Of course flying to that place is out of the question, as you will likely pay for your ticket with a credit card (that can be traced); and your name will appear on passenger manifests. Most border crossings now involve electronic scans of your passport, as well as photographic and/or fingerprint identification, so crossing a border is also highly problematic if you want to go "off grid".
You should take care what vehicles you travel in and where, as modern licence plate identification systems can read licence plates (as the recipient of an automated speeding ticket will be aware) and then cross-reference the licence plate on a database of owners and their registered addresses. It is easy to follow a person driving a car registered in their own name, or to draw inferences about where that person might be from the movements of a car registered in the name of a relative or known friend. Public buses or train tickets paid for in either case in cash, with no record of a person's identity, may be preferable. But beware! Many modern trains and public buses contain CCTV cameras. Of course you can always do what Jason Bourne did, which is to stop a complete stranger and ask them to drive you across international borders for a sum of US$10,000 payable in cash. (Note: we do not recommend this; it is a joke; this sort of thing is strictly for the movies.) Or you can drive solely on country roads without speed traffic cameras. But this is not entirely straightforward unless you have a map of every speed camera in a country. (We did find some websites on the internet purporting to offer such a service, but we have not tried them out. We have no idea whether they are legal.)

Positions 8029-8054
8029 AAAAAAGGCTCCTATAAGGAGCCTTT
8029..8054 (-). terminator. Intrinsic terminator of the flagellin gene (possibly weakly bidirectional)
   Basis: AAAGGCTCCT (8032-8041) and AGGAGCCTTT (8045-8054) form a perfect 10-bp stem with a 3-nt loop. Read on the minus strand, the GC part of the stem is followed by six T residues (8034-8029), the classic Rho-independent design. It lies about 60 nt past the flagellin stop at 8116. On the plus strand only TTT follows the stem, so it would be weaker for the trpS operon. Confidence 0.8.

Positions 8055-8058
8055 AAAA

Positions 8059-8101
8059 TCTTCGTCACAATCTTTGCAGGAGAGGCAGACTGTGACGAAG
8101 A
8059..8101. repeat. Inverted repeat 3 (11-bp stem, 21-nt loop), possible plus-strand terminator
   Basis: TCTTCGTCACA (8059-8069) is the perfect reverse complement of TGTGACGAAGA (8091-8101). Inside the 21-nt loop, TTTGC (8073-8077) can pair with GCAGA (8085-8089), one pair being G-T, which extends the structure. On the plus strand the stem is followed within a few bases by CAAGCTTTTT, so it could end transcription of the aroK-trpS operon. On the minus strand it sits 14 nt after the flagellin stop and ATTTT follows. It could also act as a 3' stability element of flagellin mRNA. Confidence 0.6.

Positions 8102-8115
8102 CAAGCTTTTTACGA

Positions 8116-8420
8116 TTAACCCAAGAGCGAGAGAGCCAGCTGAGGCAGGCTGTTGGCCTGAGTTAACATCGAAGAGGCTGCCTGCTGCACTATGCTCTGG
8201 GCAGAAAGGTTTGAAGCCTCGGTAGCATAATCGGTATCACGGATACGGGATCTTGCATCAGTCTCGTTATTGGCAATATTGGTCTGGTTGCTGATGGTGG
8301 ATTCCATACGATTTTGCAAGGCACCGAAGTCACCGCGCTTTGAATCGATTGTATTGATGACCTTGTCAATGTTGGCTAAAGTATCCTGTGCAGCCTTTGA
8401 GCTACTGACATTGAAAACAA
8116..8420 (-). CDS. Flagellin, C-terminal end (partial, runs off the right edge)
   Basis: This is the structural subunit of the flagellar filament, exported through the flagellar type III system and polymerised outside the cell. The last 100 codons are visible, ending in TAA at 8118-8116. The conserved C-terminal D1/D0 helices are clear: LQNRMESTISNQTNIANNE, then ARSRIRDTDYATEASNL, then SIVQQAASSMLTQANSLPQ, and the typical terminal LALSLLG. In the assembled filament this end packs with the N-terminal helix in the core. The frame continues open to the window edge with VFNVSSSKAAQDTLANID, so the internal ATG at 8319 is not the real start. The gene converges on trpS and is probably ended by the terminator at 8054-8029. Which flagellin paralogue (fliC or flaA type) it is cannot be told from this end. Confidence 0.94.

Sometimes you may be subject to surveillance by more than one person in a government department, one of whom is loyal to his country and the junior official, with delusions of grandeur, may not be so. This person may make errors and become obsessive, because (s)he has relations with a large Eastern European country with aggressive extra-territorial habits that this deluded figure may adopt.
The conclusion to our analysis is that it is extremely hard to go off grid.